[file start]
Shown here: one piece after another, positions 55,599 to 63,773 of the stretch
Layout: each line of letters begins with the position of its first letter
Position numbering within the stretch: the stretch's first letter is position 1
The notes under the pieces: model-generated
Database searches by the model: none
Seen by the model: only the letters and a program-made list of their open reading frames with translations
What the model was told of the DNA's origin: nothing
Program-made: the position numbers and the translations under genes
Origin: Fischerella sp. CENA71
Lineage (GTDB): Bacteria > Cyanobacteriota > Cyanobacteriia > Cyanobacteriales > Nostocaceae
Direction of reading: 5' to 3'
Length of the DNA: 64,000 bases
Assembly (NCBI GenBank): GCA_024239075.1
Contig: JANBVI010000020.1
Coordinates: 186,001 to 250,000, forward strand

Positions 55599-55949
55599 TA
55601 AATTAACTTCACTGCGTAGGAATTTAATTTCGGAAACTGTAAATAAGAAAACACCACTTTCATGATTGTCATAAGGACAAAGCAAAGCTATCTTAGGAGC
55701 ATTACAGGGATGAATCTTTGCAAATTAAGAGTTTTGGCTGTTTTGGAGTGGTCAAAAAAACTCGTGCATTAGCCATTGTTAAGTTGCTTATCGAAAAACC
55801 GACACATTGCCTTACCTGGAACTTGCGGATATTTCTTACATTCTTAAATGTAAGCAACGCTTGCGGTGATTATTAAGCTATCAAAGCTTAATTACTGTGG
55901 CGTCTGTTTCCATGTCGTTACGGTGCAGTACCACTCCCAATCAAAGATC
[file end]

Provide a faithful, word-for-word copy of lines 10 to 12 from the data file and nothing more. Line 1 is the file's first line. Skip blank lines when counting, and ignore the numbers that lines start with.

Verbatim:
Lineage (GTDB): Bacteria > Cyanobacteriota > Cyanobacteriia > Cyanobacteriales > Nostocaceae
Direction of reading: 5' to 3'
Length of the DNA: 64,000 bases